The most common verbal greeting is “Sawatdee-krap” if you are a man or “Sawatdee-kah” if you are a woman. It means “hello”, but it can also be said when bidding someone goodbye. Instead of shaking hands, Thais greet each other with a “wai”. A wai is done with both hands raised, joined palms and fingers pointing upwards, between the chest and forehead. The wai is both a greeting and a sign of respect. The higher the wai the most respect is conveyed. There is a chance that the wai will not be returned if there is a great social gap between two people. Also, the lower-status person should be the first to be addressed. The wai is not used to greet children, servants, or street vendors. In Thailand, even Ronald McDonald greets with the wai gesture!
Thais are generally indirect communicators, especially because the concept of ‘face’ is deeply rooted in Thai culture. Therefore, bluntness is not appreciated and should be avoided, particularly when communicating with those of higher status. Thai people will try very hard not say something that will hurt or offend someone, and in business scenarios criticism should be done privately. In the land of smiles, a single smile can bear a wide range of emotions; it can be a greeting, express an apology or embarrassment, and signify a thank-you.
Personal Space and Touching
Thais prefer to keep a distance of approximately three feet between each other when talking to strangers, but this distance can be shortened when interacting with friends. Touching people of the same gender is more common in Thailand than in some Asian countries. Nevertheless, public displays of affection between couples are not common, and touching someone of the opposite gender is taboo.
Eye Contact and Gestures
Direct eye contact is expected during conversation, as it shows attentiveness. However, while speaking with those of higher status it should be averted. In Thailand, the head is sacred, and it is not to be touched or to pass something over someone’s head. Feet, on the other hand, are considered the lowest part of the body, not just physically. Feet should not be used to point at others as they are considered dirty.
Additionally, Thais do not gesticulate much during conversation, therefore using too many hand gestures, can be seen as aggressive.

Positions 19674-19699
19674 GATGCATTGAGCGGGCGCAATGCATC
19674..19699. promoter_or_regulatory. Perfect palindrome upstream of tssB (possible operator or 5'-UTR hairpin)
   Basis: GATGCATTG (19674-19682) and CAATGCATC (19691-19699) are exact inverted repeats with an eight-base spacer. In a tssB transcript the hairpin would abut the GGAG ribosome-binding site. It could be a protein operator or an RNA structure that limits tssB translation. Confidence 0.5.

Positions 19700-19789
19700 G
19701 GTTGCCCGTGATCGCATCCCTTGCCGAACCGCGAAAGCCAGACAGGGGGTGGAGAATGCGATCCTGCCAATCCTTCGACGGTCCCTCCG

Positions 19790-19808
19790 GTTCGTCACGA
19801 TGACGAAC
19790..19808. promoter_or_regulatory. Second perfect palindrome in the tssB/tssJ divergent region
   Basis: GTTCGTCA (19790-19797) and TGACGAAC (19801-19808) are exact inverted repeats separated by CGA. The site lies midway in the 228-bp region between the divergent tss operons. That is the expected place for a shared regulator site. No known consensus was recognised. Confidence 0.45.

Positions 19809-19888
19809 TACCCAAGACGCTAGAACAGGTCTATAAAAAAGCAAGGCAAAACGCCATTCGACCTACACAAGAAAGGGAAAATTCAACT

Thai Culture Reference Guide
Thai Population in the United States
Professional Thai Translation Services
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Thai Language Services
The Thai language, originally called Siam, changed its name to Thai when the country was renamed Thailand (it was previously called Siamese). Thai is the official and national language of Thailand, but not the sole language of the country. Around 72 languages are spoken regionally, some mutually intelligible, some not. Therefore, Thai serves as a lingua franca since it is spoken by over 80% of the population as a first or second language.
Mostly spoken in the north of Thailand, this dialect has had its influence in the language spoken in the Kingdom of Lanna, which was previously a country geographically located where the north of Thailand is based now. The dialect has a soft and pleasant sound, and its speakers over-use the rising and falling tones. Additionally, the vocabulary of the northern dialect differs from Standard Thai.
Due to the proximity of this region to the border of Laos, the dialect has many similarities to the language spoken in Laos. Laotian, the official language of Laos, shares its origin with the Thai language, since both belong to the Tai-Kadai large language family. Out of all the four dialects of Thai, the northeastern is the hardest for a non-local to understand.
Also known as Standard Thai, it is the most common dialect used by Thai speakers or those who are learning the language. It is mostly used in the central area of Thailand, specially in and around Bangkok. Central Thai is the dialect used in school, the media and by the government.
As the name suggests, this dialect is spoken mainly in the south of Thailand. Therefore, and due to its proximity to Malaysia, it carries certain influences of Malay. It differs from Standard Thai in vocabulary, mostly. Southerners are known to shorten the words into single syllables and sentences into one or two words and are usually regarded as fast speakers.
There are four different dialects of Thai, that vary regionally. Nonetheless, the language contains register variation as well, depending on the social context.
There are five distinct social registers:
Street Thai – informal speech, usually used among friends
Elegant Thai – official version, used in newspapers and when addressing strangers
Rhetorical Thai – mostly used for public speaking
Religious Thai – used when addressing monks or discussing Buddhism
Royal Thai – used to address or discuss the royal family and their activities
61 million people speak Thai worldwide. The language is mainly spoken in Thailand where it is the official language. Additionally, it is spoken by a significant number of people in the neighbor countries of Laos and Cambodia, in Singapore, the Midway Islands, United Arab Emirates, and the United States.
Countries Where Thai is the Official Language
The first wave of Thai immigration to the United States took place after the start of the Vietnam war and around 5,000 Thais had emigrated to the U.S. by the 1970’s. As of 2015, it is estimated that a little under 300,000 Thai Americans were living in the United States, according to the U.S. Census Bureau.
Additionally, there are over 150,000 Thai speakers in the country. There is even a Thai town, located in East Hollywood, the only one of its kind in the world, home to over 60 Thai businesses.
Leading states with the highest Thai American population:
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